7. My wife and I, both in our sixties, owe over 100,00 in combined loans as a resutl of going back to school to try to improve ourselves. We suffered through two years of serious medical issues and with our incomes, mine from non-profit and her being laid off from her position and having to work from home for lower wages with no insurance. Now I am in repayment with 66,000 in loans at 250 a month, which doesn’t cover the interest and my wifes wages are garnished 45,000 at 15% of gross which doesn’t cover interest. We will be paying till we die and still owe the governmentover 100,000. I filed a complaint with dept of ed that I was mislead about the job opportunities associated with my degree, to no avail. Never believe the words, “We’re from the government and we are here to help,”

  8. I have two children with a total of $180.000.00 in student graduste level loans. My wife and I where fortunate enought to be able to pay for their undergraduate cost so they graduated form undergraduate school with no student loans. They go to graduate school on there own and now owe between the two of them $180,000 My grip is not the money they owe because they are very well educated and will be able to support themselves in the future. The problem is that these are fasa loans that carry a 7% a year interest rate that has been compounded over four year period and you can get a home loan for 4% why can’t the governmnet at least give these kids a break on the interest rate. My kids will not be able to buy a house or start a family till they are in their 40s so now the whole economy suffers because they can’t efford to invest in it. These people are our future and these interest rates should be at 3% fixed or the government who works for us will be crippleing the future economy that is upon us as I write this.,

  9. Jane is not alone. And how hideous that a government that should be helping its students achieve degrees with fair allotments and pay-back schedules is instead colluding with for-profit lenders to inordinately drain any borrower’s financial resources. Simply shameful.

  10. Drowning in Debt

    Please allow me to unveil a very sad situation. A friend whom I will call Jane is in her early fifties. As a young woman Jane had a dream of becoming a teacher. In 1987 she embarked on a teaching degree at a public university. With no outside funding she relied on Federal Student loans to pay for books and tuition. Graduating in 1991 with an elementary Teaching degree she got her first teaching job in a rural school district. She began paying off those loans.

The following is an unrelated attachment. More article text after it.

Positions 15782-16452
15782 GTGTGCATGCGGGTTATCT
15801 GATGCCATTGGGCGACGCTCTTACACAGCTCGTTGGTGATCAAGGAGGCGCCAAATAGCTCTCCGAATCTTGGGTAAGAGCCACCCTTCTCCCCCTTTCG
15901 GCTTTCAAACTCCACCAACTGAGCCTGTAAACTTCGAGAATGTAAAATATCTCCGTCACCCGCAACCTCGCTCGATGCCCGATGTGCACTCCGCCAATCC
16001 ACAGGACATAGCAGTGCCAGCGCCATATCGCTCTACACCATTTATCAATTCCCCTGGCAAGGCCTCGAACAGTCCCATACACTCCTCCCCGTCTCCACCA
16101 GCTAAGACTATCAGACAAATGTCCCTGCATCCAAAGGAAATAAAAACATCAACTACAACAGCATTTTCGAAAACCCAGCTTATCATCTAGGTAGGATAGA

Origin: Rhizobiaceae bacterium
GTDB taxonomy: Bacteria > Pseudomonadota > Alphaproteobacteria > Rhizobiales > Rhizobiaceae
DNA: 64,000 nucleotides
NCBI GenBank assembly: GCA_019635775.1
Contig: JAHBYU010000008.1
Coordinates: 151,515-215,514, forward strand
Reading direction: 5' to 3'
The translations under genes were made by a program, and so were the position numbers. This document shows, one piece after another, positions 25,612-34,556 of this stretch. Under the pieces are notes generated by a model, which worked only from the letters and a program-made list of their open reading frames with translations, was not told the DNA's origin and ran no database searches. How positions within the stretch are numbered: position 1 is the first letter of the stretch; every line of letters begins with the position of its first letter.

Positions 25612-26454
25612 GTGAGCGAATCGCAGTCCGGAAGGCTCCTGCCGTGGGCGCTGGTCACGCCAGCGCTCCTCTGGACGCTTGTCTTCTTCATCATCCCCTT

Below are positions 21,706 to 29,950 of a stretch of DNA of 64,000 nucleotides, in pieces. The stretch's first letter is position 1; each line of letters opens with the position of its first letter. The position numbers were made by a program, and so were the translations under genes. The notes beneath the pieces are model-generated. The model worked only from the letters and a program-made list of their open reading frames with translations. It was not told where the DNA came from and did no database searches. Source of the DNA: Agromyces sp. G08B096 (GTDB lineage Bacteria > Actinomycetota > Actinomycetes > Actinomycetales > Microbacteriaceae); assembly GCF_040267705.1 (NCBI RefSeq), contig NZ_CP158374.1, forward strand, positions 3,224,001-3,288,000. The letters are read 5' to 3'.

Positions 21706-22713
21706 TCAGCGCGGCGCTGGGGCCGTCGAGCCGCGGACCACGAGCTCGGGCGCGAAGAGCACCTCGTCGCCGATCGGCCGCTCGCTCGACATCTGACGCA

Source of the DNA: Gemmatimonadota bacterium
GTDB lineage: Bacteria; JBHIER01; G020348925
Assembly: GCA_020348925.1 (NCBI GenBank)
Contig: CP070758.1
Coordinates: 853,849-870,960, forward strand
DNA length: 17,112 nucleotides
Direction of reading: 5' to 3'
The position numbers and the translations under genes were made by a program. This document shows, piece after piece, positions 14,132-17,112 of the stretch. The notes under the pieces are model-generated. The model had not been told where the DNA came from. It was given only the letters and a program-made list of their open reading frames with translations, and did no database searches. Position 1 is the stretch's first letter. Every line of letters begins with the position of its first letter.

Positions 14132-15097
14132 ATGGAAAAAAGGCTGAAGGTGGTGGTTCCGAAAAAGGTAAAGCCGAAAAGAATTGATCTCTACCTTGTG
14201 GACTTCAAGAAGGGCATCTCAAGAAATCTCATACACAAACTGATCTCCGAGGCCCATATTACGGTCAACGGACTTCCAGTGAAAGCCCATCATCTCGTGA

Three years later she became a mother. Her son was born with arthritis. She managed as a young teacher and mother. A few years later her daughter was born with a heart defect. The father signed the kids off and left their lives offering no help whatsoever. Jane struggled to manage work and two sick children and stretched finances with expensive medical needs for many years. Then the discovery of an aggressive cancer in her own body was the straw that broke the camels back. Although Jane has school district medical insurance, out of pocket premiums for her children is near six hundred dollars a month. In addition her wages are being garnished almost nine hundred dollars a month.

    She has now been teaching for 21 years. Jane, like any mom, has given her life for her family only to now face destitution from a student loan collection policy that will strip her of any kind of retirement. Currently she owns her car. She rents a house and has no savings.

    Jane’s student loan was sold. At this time the new loan owner failed to provide contact information except to begin garnishments of her pay. Kids, medical issues, and the time commitment required to be a good teacher as well as being stonewalled by a creditor have resulted in the garnishments continuing. She originally borrowed around 30,000 dollars. She has paid that back and more. The balance is now 50,000 dollars and growing exponentially. Her nearly 900 dollar a month payments go to creditor fees and interest. They will not give her information, as required by the new law, about getting the loan out of garnishment because it is so lucrative for them to maintain status quo.

    Jane is trapped. It has proven impossible to get through to NSLDS to even find out who has the loan. Meanwhile, Jane has been parenting, teaching and trying to find this information for over a year. She is a good teacher. She inspires learning makes huge strides from fall to spring. Her style of self sacrifice for her students has left her personal well being in shambles. Jane is responsible and is embarrassed to be in this situation. If you could PLEASE tell me what we can do.

    All the details surrounding Jane’s circumstances are true to the best of my knowledge. Jane is crippled at this point and feels utterly helpless.

    Bill Bieg

    • For those people that are so greedy and want more money, they will pay for it. They do not have the compassion, understanding, and mercy for people like your friend, it is not right with the Lord. God is watching. I know there are organizations that offer different resources such as Medicaid, Food Stamps, and more to help single working moms with one or more children like me. Faith, prayer, trust, and asking for help are a good reason to keep going because she is not alone.